Today we welcome a guest blog post from Megan Raby, author of American Tropics: The Caribbean Roots of Biodiversity Science. Biodiversity has been a key concept in international conservation since the 1980s, yet historians have paid little attention to its origins. Uncovering its roots in tropical fieldwork and the southward expansion of U.S. empire at… Continue Reading Megan Raby: Ecology and U.S. Empire in the Caribbean
Happy Summer! In honor of the summer solstice, we’re posting our suggestions for your summer reading list. If you’re planning a fun tropical vacation or just heading to your neighborhood pool, UNC Press has your perfect summer read. Pick up a fun guidebook or new biography, and don’t forget about our 40% sale! Continue Reading UNC Press Summer Reading List
The amount of surface water in the Basin and Range country of California and Nevada, where my book is set, has fluctuated tremendously over the last several million years and the fortunes of the salamanders, toads, and pupfishes have waxed and waned with the advance and retreat of these waters. Imagine standing above Death Valley 150,000 years ago and looking out over ancient Lake Manly, which was six hundred feet deep and eighty miles long. Lake Manly—and Searles Lake, Panamint Lake, and Tecopa Lake, on and on—would have been stunningly beautiful, part of a widespread Pleistocene “sea.” The fishes and amphibians that lived in or near these lakes, or along feeder streams, must have prospered. Now these waters have been replaced by desert and salt pan playas, and “my” species have retreated into refugia, where they persevere, sometimes against great odds. Continue Reading Interview: Christopher Norment on the beauty of the desert ecosystem
On 22 January 1973, the U.S. Supreme Court announced its decision in Roe v. Wade, the abortion rights case that culminated in one of the most controversial legal rulings in the country’s history. Forty years later, numerous myths continue to circulate about the contents and meanings of Roe. Here are five of the most significant. Continue Reading Marc Stein: Five Myths about Roe v. Wade
The shallows are a hub of biological activity. This is where many species of fishes spawn and where small fish seek haven from larger ones looking for lunch. Plants also grow in the shallows, and where there are plants there will be snails and small harmless insect-like crustaceans such as isopods and amphipods and shrimp and occasionally everyone’s favorite—a seahorse—and their close relatives, pipefishes, clinging, crawling, and slithering over the stems and blades of the vegetation. Continue Reading Robert Lippson: Wading in the shallows and loving it!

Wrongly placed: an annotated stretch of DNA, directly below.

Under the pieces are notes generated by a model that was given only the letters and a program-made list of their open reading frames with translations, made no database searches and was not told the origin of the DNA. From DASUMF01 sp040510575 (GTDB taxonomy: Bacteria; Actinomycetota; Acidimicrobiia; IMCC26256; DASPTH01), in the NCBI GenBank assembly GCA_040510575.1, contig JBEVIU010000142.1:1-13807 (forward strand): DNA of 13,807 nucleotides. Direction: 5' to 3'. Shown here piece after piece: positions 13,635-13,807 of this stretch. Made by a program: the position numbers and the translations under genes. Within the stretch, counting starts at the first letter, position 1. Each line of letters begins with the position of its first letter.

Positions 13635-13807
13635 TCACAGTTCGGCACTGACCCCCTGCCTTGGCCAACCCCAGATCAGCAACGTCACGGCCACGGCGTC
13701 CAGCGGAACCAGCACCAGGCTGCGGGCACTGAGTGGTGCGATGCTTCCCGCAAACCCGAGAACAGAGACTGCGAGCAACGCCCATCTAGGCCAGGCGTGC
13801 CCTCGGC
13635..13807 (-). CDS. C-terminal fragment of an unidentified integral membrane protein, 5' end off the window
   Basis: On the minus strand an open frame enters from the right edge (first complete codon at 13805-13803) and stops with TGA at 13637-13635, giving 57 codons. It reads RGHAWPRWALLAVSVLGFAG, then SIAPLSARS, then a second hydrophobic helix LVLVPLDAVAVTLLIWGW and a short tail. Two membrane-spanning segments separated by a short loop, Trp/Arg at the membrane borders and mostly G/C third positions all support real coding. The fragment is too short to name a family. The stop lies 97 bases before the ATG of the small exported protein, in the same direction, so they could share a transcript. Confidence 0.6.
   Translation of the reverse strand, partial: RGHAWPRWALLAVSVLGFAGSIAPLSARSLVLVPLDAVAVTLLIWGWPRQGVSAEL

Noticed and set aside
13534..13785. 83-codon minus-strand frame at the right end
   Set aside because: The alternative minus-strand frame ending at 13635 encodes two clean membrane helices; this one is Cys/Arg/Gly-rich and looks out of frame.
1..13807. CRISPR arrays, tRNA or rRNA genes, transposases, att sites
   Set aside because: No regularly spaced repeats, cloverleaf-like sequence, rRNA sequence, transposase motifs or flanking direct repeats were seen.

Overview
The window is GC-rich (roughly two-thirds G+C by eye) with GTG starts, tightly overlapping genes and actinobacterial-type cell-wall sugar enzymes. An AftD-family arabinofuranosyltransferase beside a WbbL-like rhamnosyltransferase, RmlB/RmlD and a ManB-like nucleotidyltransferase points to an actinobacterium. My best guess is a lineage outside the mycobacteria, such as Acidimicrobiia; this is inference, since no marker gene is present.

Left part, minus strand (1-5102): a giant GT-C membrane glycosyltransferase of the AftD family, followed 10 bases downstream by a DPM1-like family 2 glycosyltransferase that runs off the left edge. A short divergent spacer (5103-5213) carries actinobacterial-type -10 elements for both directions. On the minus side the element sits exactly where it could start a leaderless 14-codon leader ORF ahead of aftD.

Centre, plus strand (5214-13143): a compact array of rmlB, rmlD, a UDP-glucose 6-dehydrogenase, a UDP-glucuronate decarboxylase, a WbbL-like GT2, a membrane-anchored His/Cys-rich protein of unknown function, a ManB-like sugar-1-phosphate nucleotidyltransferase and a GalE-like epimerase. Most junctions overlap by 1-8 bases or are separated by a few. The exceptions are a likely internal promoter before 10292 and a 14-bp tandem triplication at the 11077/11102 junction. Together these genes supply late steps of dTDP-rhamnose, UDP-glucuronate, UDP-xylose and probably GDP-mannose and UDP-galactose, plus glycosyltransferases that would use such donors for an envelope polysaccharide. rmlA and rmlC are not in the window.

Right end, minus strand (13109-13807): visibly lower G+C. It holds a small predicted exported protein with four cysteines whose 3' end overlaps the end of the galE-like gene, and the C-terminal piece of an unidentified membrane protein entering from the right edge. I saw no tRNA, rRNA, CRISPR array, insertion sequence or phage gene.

Rock Center with Brian Williams airs a story about North Carolina’s history of state-ordered sterilizations, featuring audio recordings of social workers involved in the program that were uncovered in Johanna Schoen’s research on the subject in the 1990s. Continue Reading North Carolina’s eugenics history: Testimonies from victims (video)
One of the strengths of UNC Press is our commitment to publishing first-rate books about the region in which we live. From college hoops to environmental history, from the Civil War to the Civil Rights Movement, from the coast to the hills, our books about the South educate and entertain readers within the region and… Continue Reading Southern Gateways: The best in southern reading from UNC Press
On Monday the Nobel Prize in Medicine was awarded to the biologist who helped develop in vitro fertilization (IVF). As a New York Times op-ed noted, the honoree is “a man who was reviled, in his time, as doing work that was considered the greatest threat to humanity since the atomic bomb.” Thirty-two years later,… Continue Reading Karey Harwood: IVF Kids: Are They Really All Right?
I once went on an epic camping trip to a state park with my extended family. On this trip, my cousin “accidentally” bumped into me while I was kneeling beside our campfire. “Luckily,” I caught myself on the hot coals around the perimeter. Then, this same cousin–we’ll call him Teddy (cough…Michael)–“accidentally” ran into my brother… Continue Reading Celebrate North Carolina State Parks…and Watch Out for My Cousin Teddy
We are happy as clams—and horses and chickens and goats and all creatures, really—to announce that today, at the American Society for Environmental History’s annual meeting in Portland, our author Carolyn Merchant, receives the Distinguished Scholar Award for her significant contribution to environmental history scholarship. Professor Merchant has focused, throughout her career, on human interactions… Continue Reading Congrats to Carolyn Merchant, winner of ASEH’s Distinguished Scholar Award
Congratulations to author Alan Feduccia, who has just had a 120-million-year-old bird named after him! The fossil of the early Cretaceous period bird, named Confuciusornis feducciai, was recently discovered in ancient, dried up lake deposits in Liaoning Province in northeastern China, an area that has produced a “gold rush” of fossils in the last decade,… Continue Reading New (old) bird species named for biologist Alan Feduccia
It’s an old idea that now has a very modern twist, like a newspaper serial for the 21st century. . . . Want to read a book but don’t have large blocks of time for settling in and curling up? We’ve found a solution for you with DailyLit — the first e-book vendor to send… Continue Reading UNCP books now available in small doses through DailyLit
And now, back to our regularly scheduled program. Chances are, if you don’t already have a beach trip lined up this summer and you plan a road trip now, you’ll probably have to camp out in a tent or in your car, because North Carolina beaches are awesome and everyone wants to go and they… Continue Reading Weekend Roadtrip #2: Beach book grab bag (it’s educational!)